The Brethren Encyclopedia entry on slavery details that “Annual Meeting denied the legitimacy of owning slaves and insisted that any Brethren holding them must be set free in order to be a member in good standing (1797-1865). […] During the Civil War, Annual Meeting decisions dealt firmly with any minister who defended slavery. In response to the obvious problem of emancipating slaves in a slave state, Annual Meeting in 1854 reiterated that ‘under no circumstance can slavery be admitted into the church.’”

On a national level, the Brethren took a clear stance against slavery, but issues with individual members regarding slaves arose. According to 1962 Sidelights on Brethren History article:

“In the Valley there were some members of the Brethren Church who, though not owning slaves, thought that it was permissible to hire them from those who did own them. Yet from the earliest date the most of the Brethren stood uncompromisingly in opposition to this traffic in human lives in whatever form it took. The Roanoke Annual Conference said in answer to the above-mentioned query that ‘it would be best for a follower of Jesus Christ to have nothing at all to do with slavery.'”

This certainly wasn’t the only instance like this in the church, and the Brethren at Annual Meeting and at regional conferences addressed a number of problems with church members in regards to slavery at the time of the Civil War. The article goes on to say:

“In spite of all that was done by Annual Conference and by council meetings, the matter continued to disturb the Brethren as late as 1863, when a query came to the Annual Conference held in the Clover Creek church in Blair County, Pennsylvania. […] After prayerful consideration the following decision was given: “In as much as the Brethren always believed, and believe yet, that slavery is a great evil, and contrary to the doctrine of Christ, we consider it utterly wrong for a brother to justify slavery either in public or in private, and that he should be admonished, and if obstinate, shall be dealt with according to Matt. 18. […]  Slavery was ended nearly a hundred years ago, by means which the Brethren could neither approve nor support. During the intervening century the Negro has demonstrated to the world – with outstanding proof such as Booker T. Washington, George Washington Carver, Martin Luther King, and Ralph Bunche – his basic equality with the white man. On their part, the Brethren still have a largely unused opportunity to show the colored people of the nation that their concern for them is one of deep-rooted, genuine brotherly love and goodwill.”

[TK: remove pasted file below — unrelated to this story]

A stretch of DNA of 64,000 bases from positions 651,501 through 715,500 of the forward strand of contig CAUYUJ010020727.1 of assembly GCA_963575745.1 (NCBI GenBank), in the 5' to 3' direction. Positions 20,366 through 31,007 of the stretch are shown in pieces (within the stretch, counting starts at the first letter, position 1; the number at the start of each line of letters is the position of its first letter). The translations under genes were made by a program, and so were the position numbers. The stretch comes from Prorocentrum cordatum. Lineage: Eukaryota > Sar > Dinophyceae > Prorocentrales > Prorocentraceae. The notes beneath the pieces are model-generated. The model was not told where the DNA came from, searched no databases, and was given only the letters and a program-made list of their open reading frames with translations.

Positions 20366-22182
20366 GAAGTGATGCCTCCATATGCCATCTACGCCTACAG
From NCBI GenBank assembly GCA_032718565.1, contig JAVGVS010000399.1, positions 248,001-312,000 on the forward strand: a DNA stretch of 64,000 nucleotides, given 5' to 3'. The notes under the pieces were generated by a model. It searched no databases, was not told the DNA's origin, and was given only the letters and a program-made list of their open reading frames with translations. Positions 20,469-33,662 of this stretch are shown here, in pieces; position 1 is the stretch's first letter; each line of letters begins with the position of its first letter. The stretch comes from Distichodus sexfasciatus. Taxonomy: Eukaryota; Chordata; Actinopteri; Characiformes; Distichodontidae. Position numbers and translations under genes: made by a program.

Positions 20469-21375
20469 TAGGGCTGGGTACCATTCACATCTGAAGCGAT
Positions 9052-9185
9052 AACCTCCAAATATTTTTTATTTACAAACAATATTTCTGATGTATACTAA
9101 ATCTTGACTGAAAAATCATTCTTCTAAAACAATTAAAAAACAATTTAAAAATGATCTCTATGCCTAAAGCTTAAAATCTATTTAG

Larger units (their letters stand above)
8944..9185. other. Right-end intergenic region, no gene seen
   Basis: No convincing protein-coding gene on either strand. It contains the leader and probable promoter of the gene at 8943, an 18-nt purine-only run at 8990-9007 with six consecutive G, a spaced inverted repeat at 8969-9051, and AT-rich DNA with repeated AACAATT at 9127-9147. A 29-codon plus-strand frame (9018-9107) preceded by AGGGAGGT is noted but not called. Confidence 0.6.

“We do not wish to make you angry,
but … consider how hateful slavery is
in the sight of God.”
—Absalom Jones and Richard Allen, 1794

What does this history mean for us now? Clearly, the conversation around race and blackness has changed quite a bit since slavery, and even since the Civil Rights movement. We cannot fall back on our historical opposition to slavery and assume that carries us into current day. Our job as the church to call out injustice looks different now, and these issues are many-layered and complex.

After making their way through the narrow halls about the foundations of slavery, visitors spill out into a room telling the stories of black people during the American Revolution.

As one plaque in the museum reads, “The paradox of the American Revolution—the fight for liberty in an era of widespread slavery—is embedded in the foundations of the United States. The tension between slavery and freedom—who belongs and who is excluded—resonates through the nation’s history and spurs the American people to wrestle constantly with building ‘a more perfect Union.’ This paradox was embedded in national institutions that are still vital today.” We must take a hard look at our institutions, especially the church, if we seek to bring God’s justice to our world.

The 1991 Annual Conference Report on Brethren and Black Americans states:

“Because racism is built into our way of life, it is extremely difficult to unmask it and honestly face the radical changes that need to be made in ourselves and our institutions if it is to be eradicated. Members of the Church of the Brethren face the subtle temptation of thinking that because there are not many black Americans in the denomination, or because many of us do not live in physical proximity to black people, that the problem of racism is not our concern. Nothing could be further from the truth. Many of us benefit from racist practices, without being direct participants, because of decisions and policies already in place in our religious, economic, and political institutions.”